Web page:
Captain D’s Offers Industry-Leading Training and Support
From local and national marketing to in-store training up to and beyond opening, franchises are never without backup
When a Captain D’s franchise opens, it’s the last in a series of steps that have prepared the franchise owner, his or her staff, and the community for a new dining experience. Marketing to the community has made residents aware of Captain D’s. Corporate trainers have been on hand to work with the management and staff, and everyone from kitchen staff to the front-line customer service representatives are ready to go.
The training doesn’t stop when the grand-opening signs come down, either. Captain D’s prides itself on constant interaction with franchise locations. From information on recipes that are being tested in corporate kitchens to upgraded systems and software for inventory control, training and support is a permanent two-way street.
Initial training covers the bases
A major factor behind Captain D’s “ready on opening day” successes is the depth and breadth of the training opportunities made available to every employee, at every level.
“We have nationally certified training restaurants,” explains Nancy Ward, Assistant Vice President of Training. “These are company and franchise restaurants that have gone through a difficult and arduous process so they are able to train our future leaders. When someone signs on, we put them into a training program that is tailored to the capacity in which they’ll be working.”
For general managers, that means a six-week, intensive, hands-on program at a training restaurant. A multi-unit supervisor goes through a four-week version of that program, as do support managers.
“They learn all nine designated positions,” Nancy says. “They learn the tools and processes that go into successfully running restaurants. They learn how to place food orders, forecast needs, quarterback and coach, do marketing, purchase — all the ins and outs of running a business on a month-to-month basis.”
At training’s end, the management team visits the Captain D’s Restaurant Support Center, where they meet with the corporate personnel who will support them.
“We want them to be exposed to actual operations first and understand what the result looks like, and then they will have good questions about how all this works in their location,” Nancy explains. “It’s an opportunity for everyone to meet and share best practices, and give them a really good sendoff.”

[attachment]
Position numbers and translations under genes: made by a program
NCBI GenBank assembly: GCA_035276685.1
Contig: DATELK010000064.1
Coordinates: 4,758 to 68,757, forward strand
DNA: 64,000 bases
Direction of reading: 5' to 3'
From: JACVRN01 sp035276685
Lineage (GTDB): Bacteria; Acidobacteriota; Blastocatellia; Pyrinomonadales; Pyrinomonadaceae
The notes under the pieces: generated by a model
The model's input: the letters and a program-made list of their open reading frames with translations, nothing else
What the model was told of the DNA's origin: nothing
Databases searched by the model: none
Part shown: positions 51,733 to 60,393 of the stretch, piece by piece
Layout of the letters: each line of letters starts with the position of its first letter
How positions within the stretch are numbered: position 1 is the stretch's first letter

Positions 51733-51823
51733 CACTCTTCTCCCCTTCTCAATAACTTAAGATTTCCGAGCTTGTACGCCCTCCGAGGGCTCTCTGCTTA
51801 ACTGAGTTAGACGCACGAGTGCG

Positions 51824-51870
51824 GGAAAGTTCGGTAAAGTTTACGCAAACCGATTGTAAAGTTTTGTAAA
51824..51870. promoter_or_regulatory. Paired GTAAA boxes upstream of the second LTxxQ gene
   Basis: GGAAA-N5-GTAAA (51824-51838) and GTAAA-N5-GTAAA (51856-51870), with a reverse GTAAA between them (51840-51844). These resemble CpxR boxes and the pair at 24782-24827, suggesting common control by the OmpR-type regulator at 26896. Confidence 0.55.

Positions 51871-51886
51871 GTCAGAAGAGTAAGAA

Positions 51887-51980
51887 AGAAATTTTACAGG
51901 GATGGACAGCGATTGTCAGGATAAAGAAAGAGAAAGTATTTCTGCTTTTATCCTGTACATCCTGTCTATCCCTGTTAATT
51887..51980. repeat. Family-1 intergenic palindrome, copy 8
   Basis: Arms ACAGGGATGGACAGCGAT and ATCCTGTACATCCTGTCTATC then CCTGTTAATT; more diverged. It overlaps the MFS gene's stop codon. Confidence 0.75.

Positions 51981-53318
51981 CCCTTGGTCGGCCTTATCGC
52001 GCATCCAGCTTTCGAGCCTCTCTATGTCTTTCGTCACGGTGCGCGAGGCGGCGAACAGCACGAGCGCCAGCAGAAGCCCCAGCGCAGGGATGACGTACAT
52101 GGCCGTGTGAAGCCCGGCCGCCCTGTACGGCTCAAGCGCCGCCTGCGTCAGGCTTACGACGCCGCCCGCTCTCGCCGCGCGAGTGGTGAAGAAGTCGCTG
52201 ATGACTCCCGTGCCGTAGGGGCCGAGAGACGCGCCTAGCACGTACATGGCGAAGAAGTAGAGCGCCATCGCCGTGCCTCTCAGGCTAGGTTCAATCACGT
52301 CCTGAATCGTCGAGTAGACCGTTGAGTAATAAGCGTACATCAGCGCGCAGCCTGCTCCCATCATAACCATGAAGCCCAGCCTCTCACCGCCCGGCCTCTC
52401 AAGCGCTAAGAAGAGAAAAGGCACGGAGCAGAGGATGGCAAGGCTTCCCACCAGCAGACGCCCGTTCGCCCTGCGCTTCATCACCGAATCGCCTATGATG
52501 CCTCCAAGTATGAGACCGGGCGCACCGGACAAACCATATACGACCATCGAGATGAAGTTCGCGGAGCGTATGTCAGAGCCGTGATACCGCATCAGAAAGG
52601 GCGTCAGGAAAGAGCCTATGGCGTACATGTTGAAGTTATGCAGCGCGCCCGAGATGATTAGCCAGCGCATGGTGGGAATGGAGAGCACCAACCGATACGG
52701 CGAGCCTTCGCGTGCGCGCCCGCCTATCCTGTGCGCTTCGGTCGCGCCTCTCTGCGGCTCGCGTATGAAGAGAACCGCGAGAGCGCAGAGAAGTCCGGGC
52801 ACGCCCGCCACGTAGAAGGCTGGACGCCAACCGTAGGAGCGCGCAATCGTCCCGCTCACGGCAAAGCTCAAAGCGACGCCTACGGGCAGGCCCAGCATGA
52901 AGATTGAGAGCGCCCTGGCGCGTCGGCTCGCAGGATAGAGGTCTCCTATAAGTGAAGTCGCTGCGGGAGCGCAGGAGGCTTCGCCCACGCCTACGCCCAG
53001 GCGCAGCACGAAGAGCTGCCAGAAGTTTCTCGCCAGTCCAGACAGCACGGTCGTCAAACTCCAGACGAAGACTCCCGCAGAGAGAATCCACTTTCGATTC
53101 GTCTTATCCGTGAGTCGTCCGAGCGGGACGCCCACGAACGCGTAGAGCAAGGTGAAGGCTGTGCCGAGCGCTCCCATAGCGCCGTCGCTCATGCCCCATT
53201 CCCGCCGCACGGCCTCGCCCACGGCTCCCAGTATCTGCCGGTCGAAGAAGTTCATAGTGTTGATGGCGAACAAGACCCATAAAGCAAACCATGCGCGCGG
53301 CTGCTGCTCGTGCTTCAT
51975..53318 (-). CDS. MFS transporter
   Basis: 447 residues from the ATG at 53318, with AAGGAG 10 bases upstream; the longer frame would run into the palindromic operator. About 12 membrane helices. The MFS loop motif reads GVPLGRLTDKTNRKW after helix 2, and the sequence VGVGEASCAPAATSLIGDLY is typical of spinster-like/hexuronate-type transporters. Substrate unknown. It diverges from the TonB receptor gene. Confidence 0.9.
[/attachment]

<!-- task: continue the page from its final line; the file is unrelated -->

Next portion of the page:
Hands-on training preps employees
The restaurant opening is supported by a training team that is led by a training manager and seven certified trainers. These are salaried, corporate employees who work in corporate restaurants and know what needs to be done when opening a new restaurant.
“We come in a week before opening day and help train all the hourly members,” Nancy says. “We take anywhere from five to 60 people who have never operated a Captain D’s and have them setting sales records a week later. It’s quite something to see from beginning to end.”
The full training team stays onboard at the new restaurant for its first full week, so that there are plenty of seasoned backups for the new staff. But every day, the trainers step back a bit, letting the employees become more comfortable with their duties.
“We want to make sure they have the capacity to adjust schedules, make food orders … everything they have to do,” Nancy says. “By the second week, we drop back to three support people and are working more as coaches. We celebrate successes, grow competencies, and work on any problems. At the end of that second week, we’re usually able to pull the last of the trainers out.”
Ongoing support ensures continued success
Gone, but not forgotten. Support from corporate is only a phone call or email away, and the training staff makes several scheduled and unscheduled visits as a matter of course during those first few months.
“You are a part of the system, and we support you continuously,” Nancy says. “My department believes that our franchise owners and their managers are our customers. We come in after four weeks, then eight weeks and then six months. We are there when the Director of Franchise Operations does a full operation-standards audit. And any time something new is instituted, we have workshops and seminars to help everyone learn the new systems and get the right support. We have an intranet, so that everyone is in constant communication. We are an evolving, innovative brand, and so that kind of support is necessary all the time.”
This results in well-run restaurants with minimal staff turnover, and it also means that guests have a terrific dining experience from day one. That’s rare in the restaurant industry, especially the fast-casual sector.
“Nobody can do what we do,” Nancy says. “It’s so much more difficult to regain a guest than it is to meet and exceed their expectations right away. We have bright, brand-new restaurants with a fresh, new menu. People who have never been in before are amazed, and people who knew the old Captain D’s remember the hospitality and are pleased to see that we’re as friendly and service-oriented as ever. And that all comes from the initial, and ongoing training, that we provide.”